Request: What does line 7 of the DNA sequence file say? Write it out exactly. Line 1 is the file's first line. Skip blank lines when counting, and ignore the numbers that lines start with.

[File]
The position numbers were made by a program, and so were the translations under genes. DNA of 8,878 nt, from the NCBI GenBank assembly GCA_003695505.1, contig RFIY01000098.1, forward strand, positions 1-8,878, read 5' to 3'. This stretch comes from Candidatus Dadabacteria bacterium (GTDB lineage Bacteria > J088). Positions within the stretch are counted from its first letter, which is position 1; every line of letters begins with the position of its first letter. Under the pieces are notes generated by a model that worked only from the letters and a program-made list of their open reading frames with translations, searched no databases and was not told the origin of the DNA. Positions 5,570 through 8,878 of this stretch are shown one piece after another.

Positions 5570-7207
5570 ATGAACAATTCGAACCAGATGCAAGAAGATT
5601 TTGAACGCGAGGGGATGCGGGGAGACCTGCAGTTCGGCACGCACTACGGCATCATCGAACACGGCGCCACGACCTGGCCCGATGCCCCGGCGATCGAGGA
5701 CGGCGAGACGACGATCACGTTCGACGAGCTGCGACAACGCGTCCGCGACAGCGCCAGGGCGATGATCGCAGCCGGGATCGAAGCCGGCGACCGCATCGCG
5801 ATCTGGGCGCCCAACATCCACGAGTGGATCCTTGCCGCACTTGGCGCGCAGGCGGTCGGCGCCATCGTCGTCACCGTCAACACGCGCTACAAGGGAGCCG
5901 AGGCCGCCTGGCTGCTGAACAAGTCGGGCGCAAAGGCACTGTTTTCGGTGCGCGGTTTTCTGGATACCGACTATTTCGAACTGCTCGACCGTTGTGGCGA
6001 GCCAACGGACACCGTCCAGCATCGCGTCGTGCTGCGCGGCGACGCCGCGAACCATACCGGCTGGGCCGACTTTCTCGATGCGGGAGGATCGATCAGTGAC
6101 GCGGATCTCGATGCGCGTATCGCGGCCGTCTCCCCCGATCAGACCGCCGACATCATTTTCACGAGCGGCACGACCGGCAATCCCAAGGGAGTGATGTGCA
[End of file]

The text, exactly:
5901 AGGCCGCCTGGCTGCTGAACAAGTCGGGCGCAAAGGCACTGTTTTCGGTGCGCGGTTTTCTGGATACCGACTATTTCGAACTGCTCGACCGTTGTGGCGA